I'm a baseball fan. I love the innocence of a backyard evening game amongst all the neighborhood kids. I love how there is no other sport in the world with such legendary names as Jumpin' Joe Dimaggio, Hank Aaron, Jackie Robinson, Lou Gehrig, Mickey Mantle and who can forget the “Sultan of Swat,” George Herman "Babe" Ruth.
There's nothing more suspenseful in the sports world than a full-count pitch and there is nothing more exciting than a walk-off knock to the upper deck in the bottom of the ninth.
But the largest reason why I hate the idea of steroids intruding the game of baseball is the fact that baseball is so strongly embedded in our glorious American culture that the past time has become sacred.
If you ask me, there are about two or three levels of Hell; the second worst level being reserved for those that pollute sacred things while here on Earth. Taking steroids in baseball is like sneaking a porno mag into church or trying to smoke a bowl in a Catholic confessional booth.
Any decent Big League player, when given steroids, could threaten a heavenly record set by one of the greats gods of baseball.
That is why I hate villains like Barry Bonds and Mark McGuire. As children, they grew up idolizing the Greats; as adult baseball players, they selfishly tarnished as many sacred records as they could before the world caught on to their crime. Hank Aaron's record was honestly earned. No steroids, no muscle-enhancers... Aaron rocked the Home Run record with just drinking a glass of cold milk every morning.
Steroids have no place in baseball.
But don’t mistake what I’m saying. Notice that I said “steroids have no place in baseball.” That doesn’t mean that steroids don’t belong in pansy sports.
Imagine how luring figure skating could be if the men were jacked up on 'roids, throwing 110 lb. hotties around the ice. Occasionally, one of the men would throw a steroid tantrum and pick a fight with another contestant. Just think about it... the best thing that has ever happened to figure skating was the Tonya Harding and Nancy Kerrigan battle. Let's bring that back, figure skating. But this time, let's give them steroids. I guarantee someone would end up with something more than a busted kneecap. And yes, I would watch that.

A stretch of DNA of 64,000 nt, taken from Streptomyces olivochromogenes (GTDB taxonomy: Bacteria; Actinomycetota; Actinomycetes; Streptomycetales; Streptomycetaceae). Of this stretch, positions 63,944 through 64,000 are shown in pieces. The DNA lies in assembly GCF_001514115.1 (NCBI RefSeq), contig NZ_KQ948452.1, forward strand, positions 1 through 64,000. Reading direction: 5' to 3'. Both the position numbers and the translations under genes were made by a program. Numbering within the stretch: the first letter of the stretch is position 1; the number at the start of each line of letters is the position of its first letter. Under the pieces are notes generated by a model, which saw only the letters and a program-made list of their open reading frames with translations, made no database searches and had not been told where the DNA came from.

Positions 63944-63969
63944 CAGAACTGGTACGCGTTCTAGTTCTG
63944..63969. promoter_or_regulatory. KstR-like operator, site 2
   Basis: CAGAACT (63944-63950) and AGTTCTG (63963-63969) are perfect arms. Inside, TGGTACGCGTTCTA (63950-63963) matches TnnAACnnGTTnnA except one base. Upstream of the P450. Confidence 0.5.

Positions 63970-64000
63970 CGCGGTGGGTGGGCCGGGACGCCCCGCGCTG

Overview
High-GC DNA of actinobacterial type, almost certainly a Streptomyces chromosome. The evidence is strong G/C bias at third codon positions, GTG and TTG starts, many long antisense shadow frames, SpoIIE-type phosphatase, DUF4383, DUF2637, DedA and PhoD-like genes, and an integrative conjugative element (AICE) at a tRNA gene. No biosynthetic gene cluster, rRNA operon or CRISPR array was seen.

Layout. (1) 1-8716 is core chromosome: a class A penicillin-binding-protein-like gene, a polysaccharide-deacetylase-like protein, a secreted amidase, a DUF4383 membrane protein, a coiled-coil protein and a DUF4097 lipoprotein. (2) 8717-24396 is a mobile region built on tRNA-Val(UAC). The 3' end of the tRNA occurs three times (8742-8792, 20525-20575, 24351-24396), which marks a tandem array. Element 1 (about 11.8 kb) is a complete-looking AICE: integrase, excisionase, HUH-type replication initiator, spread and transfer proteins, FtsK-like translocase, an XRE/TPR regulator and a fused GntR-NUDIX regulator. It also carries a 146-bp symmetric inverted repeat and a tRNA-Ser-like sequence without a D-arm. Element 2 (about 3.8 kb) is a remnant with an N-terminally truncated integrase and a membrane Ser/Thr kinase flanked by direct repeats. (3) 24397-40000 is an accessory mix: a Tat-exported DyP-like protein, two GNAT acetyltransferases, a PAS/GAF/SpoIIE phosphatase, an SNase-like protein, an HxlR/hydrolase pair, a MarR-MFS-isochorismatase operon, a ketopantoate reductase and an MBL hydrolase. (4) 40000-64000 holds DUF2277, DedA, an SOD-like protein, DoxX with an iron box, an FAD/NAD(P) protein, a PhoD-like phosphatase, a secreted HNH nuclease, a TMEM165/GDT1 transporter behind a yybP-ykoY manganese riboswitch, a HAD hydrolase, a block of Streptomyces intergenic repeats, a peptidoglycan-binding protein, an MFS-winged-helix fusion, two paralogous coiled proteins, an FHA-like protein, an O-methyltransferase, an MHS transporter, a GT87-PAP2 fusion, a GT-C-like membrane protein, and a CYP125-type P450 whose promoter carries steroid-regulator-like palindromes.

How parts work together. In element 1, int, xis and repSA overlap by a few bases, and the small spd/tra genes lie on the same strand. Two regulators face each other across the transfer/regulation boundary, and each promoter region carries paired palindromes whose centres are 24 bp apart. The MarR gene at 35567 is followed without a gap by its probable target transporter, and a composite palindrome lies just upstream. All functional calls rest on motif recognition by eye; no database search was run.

Imagine what would happen if you pumped some 'roids into more tennis players: more racquet throwing, more stabbings, more screaming at the line referees, and best of all—louder grunting after every serve. Tennis players would stop aiming their serves for the inbounds box and start aiming at the other opponent. It would resemble a great game of dodgeball—with faster balls and a hard racquet. Sad? Yes. But once again, I would watch that.
Imagine how thrilling Olympic speed-skating would be if athletes were allowed to juice up before a race. Speed skating would quickly become Speed Roller Derby. Yes, I would definitely watch that.
Imagine what would happen if we injected steroids in the hockey rink. I'm not saying hockey is a pussy sport at all, but I do hear that the NHL is having a hard time selling itself these days. Steroids may just be the solution. I guarantee America will embrace it if there are more fights—that's the only reason anybody watches it anyways. So let's just give the people what they want. Pump the NHL players with a couple doses of steroids every now and then and we'll see a lot more outraged fights on the rink (any honest man that has seen a pissed off meat-head on ‘roids has to know what I’m talking about).
And why stop at steroids? I think there are some sports that would be better if the participants were boozed up.
Imagine the intensity of watching a NASCAR race when all of the drivers were at least 10 beers deep. Harder bumpin' and closer drafting. When the cars hit the pit, the pit crews would swap tires and throw the driver six more cold ones. Don't get me wrong, I'm not an advocate of drunk driving (on public streets)... but I have to say: I would watch that. Sorry M.A.D.D.
For the Record: Andrew Brown does not endorse the mixing of alcohol and motorsports. Actually, that’s not entirely accurate. Truth is, as long as there is a protective barrier, such as a racing wall, between the participators and the spectators, every thing is kosher in his book.
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